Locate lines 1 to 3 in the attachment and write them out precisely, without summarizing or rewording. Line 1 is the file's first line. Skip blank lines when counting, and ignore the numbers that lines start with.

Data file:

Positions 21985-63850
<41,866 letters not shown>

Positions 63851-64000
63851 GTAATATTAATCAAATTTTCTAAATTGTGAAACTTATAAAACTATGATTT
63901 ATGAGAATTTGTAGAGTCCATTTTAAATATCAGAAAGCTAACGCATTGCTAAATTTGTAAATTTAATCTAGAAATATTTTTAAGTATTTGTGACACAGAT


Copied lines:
Positions 21985-63850
<41,866 letters not shown>

Positions 63851-64000